Known for his affinity for wigs, heavy makeup, and extravagant costumes, Johnny Depp is making a rare move by going a bit more subtle for his next movie role. The actor has been cast as Russell Poole, the L.A. detective who invested the unsolved assassinations of rappers Tupac Shakur and Biggie Smalls, in a new movie called Labyrinth.
Screen Daily was the first to report the news. In the 2002 documentary Biggie & Tupac from Nick Broomfield, Poole said he believed Suge Knight (the nefarious Death Row Records mogul portrayed in the N.W.A biopic Straight Outta Compton) staged the shooting of Shakur to get out of paying millions to the rapper for royalties. Poole also theorized later on that Knight worked with an LAPD officer named David Mack to kill Smalls in retaliation for Shakur’s murder.
Journalist Randall Sullivan penned a book called “LAbyrinth,” on which the film is based, following Poole’s investigation of a cop-on-cop shooting. Poole found evidence linking the killed officer to Death Row Records, leading him to uncover more cops allied with Knight and the label. He passed away in August of last year due to a heart attack.
Check out a clip featuring Poole’s deductions from Biggie & Tupac below:
Brad Furman (The Infiltrator) is directing Labyrinth based on a screenplay by Christian Contreras. Lately, the allure of Depp’s more extravagant characters, like the Mad Hatter in Alice in Wonderland, are losing their luster, but the actor did earn some awards nominations from his more character-driven role in Black Mass.
This also marks Depp’s first major casting since his now ex-wife Amber Heard came forward with abuse allegations. After a very public divorce filing, they both issued a joint statement of their “at times volatile” relationship and well wishes for each other in future. It would also seem as though Depp’s celebrity stock in terms of landing Hollywood roles hasn’t dropped too low.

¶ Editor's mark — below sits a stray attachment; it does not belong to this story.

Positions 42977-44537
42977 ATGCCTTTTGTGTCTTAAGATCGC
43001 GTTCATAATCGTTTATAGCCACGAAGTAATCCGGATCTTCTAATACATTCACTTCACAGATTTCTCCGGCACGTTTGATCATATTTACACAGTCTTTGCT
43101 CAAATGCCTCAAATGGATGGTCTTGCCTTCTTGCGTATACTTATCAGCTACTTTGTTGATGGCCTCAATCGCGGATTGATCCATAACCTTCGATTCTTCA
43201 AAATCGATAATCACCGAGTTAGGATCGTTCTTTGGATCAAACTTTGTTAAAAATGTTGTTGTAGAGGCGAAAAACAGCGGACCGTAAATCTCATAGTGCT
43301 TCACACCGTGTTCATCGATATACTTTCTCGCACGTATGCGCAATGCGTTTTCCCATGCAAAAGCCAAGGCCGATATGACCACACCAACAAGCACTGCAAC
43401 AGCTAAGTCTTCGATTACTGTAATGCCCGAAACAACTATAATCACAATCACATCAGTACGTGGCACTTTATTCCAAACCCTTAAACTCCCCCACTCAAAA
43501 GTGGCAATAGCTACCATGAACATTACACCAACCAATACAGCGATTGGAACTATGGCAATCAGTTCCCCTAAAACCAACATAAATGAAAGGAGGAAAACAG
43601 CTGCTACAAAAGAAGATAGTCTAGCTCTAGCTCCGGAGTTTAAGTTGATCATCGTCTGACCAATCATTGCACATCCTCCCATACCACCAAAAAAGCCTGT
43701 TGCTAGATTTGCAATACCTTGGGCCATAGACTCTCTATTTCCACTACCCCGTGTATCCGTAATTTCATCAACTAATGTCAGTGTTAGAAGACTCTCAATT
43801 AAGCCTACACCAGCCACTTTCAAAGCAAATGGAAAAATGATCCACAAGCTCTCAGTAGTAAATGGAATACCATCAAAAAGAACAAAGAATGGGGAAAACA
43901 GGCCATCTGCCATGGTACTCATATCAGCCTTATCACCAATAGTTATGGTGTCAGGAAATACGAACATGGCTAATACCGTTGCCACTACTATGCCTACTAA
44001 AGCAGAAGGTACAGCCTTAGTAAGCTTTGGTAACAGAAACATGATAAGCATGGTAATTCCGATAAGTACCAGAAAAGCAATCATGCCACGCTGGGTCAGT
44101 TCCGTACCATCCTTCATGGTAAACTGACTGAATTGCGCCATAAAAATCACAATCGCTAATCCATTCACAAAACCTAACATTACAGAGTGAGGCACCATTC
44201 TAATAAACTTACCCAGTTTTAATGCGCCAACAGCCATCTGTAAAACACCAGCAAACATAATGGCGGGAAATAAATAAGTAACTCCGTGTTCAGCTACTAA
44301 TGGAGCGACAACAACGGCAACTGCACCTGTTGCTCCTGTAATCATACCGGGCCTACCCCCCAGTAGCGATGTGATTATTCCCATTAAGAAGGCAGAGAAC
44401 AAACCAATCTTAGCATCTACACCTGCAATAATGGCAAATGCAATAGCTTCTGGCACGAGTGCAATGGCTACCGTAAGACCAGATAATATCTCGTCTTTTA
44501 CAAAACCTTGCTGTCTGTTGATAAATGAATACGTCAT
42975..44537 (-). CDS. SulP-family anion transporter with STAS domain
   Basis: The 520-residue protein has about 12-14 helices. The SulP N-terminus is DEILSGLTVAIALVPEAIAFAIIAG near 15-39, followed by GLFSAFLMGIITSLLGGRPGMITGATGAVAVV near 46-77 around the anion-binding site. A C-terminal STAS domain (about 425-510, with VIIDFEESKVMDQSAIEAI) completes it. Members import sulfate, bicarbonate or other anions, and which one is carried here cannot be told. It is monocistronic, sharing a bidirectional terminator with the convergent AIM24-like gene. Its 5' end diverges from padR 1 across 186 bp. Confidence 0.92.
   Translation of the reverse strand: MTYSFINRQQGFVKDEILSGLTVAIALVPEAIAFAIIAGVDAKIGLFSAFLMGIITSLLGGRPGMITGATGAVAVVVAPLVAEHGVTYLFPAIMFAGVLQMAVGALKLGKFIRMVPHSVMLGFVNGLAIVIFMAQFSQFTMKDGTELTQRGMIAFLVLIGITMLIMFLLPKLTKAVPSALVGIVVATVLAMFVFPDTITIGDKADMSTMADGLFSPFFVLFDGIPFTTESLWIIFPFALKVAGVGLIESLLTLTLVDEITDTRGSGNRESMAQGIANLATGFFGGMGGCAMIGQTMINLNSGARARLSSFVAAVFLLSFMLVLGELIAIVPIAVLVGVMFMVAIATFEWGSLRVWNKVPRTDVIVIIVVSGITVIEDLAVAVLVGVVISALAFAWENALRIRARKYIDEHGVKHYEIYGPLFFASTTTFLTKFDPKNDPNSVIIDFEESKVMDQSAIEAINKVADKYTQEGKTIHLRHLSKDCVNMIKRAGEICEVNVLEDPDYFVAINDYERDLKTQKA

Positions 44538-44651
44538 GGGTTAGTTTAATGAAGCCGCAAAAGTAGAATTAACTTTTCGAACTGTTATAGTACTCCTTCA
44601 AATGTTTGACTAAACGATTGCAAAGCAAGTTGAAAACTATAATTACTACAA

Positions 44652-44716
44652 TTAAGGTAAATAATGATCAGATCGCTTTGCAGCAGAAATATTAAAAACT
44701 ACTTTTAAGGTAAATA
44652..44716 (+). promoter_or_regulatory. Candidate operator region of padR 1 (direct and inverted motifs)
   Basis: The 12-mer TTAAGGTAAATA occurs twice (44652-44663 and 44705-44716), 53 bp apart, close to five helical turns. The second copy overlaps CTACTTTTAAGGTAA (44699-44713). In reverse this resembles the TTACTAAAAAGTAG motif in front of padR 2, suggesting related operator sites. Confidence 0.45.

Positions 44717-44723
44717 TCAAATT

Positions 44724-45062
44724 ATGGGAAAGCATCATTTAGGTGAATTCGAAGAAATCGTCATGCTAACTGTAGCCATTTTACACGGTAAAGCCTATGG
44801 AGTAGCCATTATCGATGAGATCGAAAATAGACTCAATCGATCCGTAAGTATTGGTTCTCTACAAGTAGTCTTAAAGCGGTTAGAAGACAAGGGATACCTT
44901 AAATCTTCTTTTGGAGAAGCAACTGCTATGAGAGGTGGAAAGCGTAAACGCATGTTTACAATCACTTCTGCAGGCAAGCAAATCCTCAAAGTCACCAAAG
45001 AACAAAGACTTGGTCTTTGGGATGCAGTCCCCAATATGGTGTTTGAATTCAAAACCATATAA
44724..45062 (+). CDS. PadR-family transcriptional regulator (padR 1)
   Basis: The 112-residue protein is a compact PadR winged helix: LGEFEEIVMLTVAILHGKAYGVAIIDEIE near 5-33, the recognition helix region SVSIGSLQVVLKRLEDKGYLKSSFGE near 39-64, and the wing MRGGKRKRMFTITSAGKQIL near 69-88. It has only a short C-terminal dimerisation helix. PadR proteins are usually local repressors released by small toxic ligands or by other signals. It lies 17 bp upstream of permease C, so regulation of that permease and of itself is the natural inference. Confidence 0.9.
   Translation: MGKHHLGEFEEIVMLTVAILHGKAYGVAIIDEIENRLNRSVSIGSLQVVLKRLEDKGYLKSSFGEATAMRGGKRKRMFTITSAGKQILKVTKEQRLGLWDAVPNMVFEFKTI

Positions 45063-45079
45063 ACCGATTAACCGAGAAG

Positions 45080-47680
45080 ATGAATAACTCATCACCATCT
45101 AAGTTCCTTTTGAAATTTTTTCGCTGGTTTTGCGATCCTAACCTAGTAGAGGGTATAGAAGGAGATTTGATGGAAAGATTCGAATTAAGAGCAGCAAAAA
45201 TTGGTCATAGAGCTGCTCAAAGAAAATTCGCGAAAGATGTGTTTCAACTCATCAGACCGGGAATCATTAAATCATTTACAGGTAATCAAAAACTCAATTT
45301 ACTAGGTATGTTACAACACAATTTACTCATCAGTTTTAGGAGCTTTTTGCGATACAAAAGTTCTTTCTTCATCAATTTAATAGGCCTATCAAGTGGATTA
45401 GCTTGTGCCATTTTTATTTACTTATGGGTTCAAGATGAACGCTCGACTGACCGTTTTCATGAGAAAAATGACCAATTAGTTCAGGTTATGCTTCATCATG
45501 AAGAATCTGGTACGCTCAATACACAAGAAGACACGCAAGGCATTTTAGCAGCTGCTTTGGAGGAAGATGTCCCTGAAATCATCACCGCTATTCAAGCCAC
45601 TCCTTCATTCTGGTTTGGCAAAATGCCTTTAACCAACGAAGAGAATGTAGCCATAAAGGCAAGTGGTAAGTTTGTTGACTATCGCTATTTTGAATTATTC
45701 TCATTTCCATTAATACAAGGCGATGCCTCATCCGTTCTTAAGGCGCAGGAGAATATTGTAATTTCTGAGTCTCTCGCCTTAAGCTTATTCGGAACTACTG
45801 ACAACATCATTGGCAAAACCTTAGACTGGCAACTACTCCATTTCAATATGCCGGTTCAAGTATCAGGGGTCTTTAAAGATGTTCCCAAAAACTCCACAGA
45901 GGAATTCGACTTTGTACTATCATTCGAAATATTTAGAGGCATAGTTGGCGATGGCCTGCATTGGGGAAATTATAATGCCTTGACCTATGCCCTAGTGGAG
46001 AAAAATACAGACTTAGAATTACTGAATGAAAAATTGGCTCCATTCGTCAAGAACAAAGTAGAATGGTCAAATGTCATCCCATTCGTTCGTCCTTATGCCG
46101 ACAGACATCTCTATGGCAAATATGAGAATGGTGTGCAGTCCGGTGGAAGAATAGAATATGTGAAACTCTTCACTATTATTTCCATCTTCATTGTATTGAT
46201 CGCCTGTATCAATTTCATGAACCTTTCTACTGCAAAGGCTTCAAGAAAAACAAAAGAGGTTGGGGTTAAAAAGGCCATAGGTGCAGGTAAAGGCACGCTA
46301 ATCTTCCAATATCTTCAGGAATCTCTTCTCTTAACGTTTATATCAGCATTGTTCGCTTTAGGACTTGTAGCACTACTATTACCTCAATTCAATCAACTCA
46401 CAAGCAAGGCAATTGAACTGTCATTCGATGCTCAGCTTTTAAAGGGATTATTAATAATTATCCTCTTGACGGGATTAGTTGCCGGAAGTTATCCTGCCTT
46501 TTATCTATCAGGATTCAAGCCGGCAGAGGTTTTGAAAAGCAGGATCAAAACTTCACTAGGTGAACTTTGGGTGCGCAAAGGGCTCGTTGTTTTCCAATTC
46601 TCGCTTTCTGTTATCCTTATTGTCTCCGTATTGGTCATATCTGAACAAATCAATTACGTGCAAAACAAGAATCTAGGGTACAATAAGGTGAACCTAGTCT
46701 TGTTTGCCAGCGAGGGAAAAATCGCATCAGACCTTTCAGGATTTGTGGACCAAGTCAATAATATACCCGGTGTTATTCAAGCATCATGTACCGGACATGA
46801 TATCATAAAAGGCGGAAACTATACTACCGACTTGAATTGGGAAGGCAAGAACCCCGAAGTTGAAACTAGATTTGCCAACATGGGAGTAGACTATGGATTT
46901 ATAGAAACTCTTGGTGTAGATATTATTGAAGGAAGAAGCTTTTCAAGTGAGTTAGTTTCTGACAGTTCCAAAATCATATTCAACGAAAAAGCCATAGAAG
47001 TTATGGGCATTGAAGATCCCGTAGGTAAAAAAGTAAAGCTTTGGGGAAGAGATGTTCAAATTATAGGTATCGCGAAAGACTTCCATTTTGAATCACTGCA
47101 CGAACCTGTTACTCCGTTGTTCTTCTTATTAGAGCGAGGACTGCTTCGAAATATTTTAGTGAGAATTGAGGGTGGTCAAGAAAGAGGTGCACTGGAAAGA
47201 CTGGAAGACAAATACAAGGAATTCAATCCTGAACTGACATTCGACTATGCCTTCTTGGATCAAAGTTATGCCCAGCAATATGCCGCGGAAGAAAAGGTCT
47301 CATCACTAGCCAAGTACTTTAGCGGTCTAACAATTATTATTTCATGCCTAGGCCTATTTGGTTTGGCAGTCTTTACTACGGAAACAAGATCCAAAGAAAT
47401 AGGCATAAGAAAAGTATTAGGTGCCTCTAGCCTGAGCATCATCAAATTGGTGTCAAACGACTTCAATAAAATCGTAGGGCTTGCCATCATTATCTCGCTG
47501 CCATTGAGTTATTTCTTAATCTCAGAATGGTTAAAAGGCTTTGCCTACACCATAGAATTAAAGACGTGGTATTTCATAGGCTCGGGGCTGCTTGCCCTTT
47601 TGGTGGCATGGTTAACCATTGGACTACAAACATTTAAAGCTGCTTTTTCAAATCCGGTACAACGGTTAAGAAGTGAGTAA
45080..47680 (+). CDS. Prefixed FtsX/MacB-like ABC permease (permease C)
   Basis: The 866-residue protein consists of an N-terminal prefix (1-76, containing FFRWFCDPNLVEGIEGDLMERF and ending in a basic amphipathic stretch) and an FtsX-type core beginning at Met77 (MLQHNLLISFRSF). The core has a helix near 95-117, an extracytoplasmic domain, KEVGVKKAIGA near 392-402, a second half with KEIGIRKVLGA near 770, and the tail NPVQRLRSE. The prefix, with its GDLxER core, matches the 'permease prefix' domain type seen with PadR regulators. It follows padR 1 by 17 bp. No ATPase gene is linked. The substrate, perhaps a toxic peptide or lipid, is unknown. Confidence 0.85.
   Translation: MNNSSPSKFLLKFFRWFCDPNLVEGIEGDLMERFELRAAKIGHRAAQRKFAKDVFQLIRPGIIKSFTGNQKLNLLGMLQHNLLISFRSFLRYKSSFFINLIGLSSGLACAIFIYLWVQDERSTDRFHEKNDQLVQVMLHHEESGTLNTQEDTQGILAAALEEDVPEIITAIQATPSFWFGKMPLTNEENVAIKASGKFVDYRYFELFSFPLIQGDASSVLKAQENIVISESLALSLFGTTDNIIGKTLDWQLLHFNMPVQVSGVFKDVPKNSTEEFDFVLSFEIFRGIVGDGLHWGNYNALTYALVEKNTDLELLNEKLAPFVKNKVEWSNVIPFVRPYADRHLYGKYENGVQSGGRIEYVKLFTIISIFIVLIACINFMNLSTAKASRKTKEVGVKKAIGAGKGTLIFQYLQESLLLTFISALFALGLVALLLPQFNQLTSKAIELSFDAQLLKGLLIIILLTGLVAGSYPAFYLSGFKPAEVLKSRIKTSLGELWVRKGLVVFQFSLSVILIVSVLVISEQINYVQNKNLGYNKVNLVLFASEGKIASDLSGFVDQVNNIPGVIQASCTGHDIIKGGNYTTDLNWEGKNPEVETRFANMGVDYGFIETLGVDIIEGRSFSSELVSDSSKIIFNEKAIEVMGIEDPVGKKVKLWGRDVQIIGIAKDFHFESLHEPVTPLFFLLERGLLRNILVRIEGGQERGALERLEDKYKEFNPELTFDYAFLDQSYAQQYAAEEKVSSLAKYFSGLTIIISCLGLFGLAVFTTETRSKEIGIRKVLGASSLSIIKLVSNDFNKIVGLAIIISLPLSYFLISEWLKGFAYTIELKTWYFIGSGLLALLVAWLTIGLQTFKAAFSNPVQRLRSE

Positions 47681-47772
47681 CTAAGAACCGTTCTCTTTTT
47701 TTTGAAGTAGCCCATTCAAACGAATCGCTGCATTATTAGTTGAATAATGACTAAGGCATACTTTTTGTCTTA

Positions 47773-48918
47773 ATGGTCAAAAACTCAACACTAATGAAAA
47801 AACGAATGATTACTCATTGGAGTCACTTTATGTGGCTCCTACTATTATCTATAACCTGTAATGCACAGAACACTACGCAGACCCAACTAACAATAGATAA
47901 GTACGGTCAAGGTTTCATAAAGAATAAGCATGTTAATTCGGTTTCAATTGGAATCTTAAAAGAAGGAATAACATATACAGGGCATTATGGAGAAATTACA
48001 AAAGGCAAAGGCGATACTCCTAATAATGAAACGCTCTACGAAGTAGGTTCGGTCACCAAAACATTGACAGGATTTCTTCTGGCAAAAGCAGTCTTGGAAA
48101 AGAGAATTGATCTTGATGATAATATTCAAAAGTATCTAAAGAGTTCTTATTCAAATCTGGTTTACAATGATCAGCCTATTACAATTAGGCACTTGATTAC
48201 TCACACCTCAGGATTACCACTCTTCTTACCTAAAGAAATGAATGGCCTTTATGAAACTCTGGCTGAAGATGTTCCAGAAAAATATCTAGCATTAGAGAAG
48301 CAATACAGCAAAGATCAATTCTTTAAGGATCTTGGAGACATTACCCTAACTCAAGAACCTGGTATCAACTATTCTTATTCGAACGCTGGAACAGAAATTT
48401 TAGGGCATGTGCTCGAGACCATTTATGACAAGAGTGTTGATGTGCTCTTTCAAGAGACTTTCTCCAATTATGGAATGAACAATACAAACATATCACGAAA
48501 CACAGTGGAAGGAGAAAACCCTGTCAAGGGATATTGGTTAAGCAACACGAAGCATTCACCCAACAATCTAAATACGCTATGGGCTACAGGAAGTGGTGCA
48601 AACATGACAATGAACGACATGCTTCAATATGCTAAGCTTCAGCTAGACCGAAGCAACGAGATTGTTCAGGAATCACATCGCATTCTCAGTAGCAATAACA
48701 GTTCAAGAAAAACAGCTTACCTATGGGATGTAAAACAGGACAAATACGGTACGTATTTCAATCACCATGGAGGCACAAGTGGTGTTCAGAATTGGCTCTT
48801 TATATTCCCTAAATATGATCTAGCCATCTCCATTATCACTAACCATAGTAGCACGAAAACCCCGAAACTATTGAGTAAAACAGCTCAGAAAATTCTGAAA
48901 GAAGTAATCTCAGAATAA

Here’s the official synopsis for LAbyrinth the book:
Acclaimed journalist Randall Sullivan follows Russell Poole, a highly decorated LAPD detective who in 1997 was called to investigate a controversial cop-on-cop shooting, eventually to discover that the officer killed was tied to Marion “Suge” Knight’s notorious gangsta rap label, Death Row Records. During his investigation, Poole came to realize that a growing cadre of black officers were allied not only with Death Row, but with the murderous Bloods street gang. And incredibly, Poole began to uncover evidence that at least some of these “gangsta cops” may have been involved in the murders of rap superstars Notorious B.I.G. and Tupac Shakur. Igniting a firestorm of controversy in the music industry and the Los Angeles media, the hardcover publication of LAbyrinth helped to prompt two lawsuits against the LAPD (one brought by the widow and mother of Notorious B.I.G., the other brought by Poole himself) that may finally bring this story completely out of the shadows.